Making a lyrical impression

This is the most recent painting added by Margaret and Raymond Horowitz to their collection of American Impressionism and Realism. The Horowitzes have formed their collection, subject of an exhibition (through May 9) at the National Gallery of Art in Washington, D.C., over 40 years.

"Lyrical," writes curator Nicolai Cikovsky, is a word these collectors often use "to describe what they most admire." It perfectly suits this painting, which shows the subtle difference between this artist's Impressionism and that of its French originators. Twachtman's art is personal. It is not overly concerned with factual accuracy. The indistinctness of his images, like sun through a mist, is suggestive. It invests observation with the character of intense memory rather than immediate presence.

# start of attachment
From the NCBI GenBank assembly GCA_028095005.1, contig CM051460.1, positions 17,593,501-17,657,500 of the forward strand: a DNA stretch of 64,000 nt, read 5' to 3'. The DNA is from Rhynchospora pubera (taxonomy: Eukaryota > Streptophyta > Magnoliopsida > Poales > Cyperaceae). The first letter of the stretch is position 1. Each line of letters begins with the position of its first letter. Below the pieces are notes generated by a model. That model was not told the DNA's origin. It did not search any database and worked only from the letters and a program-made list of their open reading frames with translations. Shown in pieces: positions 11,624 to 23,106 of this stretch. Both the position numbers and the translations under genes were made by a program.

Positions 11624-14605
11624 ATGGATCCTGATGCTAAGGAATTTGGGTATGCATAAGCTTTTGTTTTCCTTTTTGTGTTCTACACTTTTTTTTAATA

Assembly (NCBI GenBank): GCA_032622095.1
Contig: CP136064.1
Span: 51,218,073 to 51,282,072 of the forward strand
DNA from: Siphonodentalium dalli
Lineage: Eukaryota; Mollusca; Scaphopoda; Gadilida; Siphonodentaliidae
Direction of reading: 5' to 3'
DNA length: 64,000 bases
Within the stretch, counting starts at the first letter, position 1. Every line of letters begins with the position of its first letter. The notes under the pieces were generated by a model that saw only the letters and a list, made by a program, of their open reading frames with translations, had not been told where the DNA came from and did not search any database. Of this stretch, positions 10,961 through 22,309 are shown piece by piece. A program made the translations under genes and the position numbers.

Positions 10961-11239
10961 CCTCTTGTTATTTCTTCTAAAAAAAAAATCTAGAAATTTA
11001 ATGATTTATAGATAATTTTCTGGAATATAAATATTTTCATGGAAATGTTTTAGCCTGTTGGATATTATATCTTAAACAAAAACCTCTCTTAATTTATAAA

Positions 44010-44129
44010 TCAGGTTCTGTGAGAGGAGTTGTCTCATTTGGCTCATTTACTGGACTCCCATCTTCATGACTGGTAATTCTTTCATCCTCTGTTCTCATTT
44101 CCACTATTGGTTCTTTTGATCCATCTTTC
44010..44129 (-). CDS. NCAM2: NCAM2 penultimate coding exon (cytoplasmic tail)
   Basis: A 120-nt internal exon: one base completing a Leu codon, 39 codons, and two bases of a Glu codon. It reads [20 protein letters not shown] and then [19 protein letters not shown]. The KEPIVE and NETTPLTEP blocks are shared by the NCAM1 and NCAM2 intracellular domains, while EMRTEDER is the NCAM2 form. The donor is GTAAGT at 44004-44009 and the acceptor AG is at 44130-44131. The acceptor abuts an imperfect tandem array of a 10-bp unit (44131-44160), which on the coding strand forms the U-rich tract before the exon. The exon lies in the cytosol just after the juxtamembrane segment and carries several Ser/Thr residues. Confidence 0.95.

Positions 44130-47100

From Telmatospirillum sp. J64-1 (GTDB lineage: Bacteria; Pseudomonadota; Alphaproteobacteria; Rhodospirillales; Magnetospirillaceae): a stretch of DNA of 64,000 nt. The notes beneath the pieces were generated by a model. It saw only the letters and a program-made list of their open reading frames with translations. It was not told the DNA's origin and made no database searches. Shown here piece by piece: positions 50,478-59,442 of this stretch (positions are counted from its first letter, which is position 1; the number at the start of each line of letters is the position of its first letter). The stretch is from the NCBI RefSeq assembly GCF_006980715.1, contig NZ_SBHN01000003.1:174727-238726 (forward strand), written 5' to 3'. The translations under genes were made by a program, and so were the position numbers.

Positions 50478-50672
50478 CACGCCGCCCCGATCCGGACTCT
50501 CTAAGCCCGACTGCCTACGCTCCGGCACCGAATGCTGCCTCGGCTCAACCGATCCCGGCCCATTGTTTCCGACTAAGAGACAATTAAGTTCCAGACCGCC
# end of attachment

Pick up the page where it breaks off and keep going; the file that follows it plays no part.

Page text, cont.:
Though he trained in Paris, Twachtman did not mix with Impressionists. But like Monet at Giverny, Twachtman made his home (in Greenwich, Conn.) and its surroundings the intimately intense preoccupation of his gently powerful paintings and pastels.

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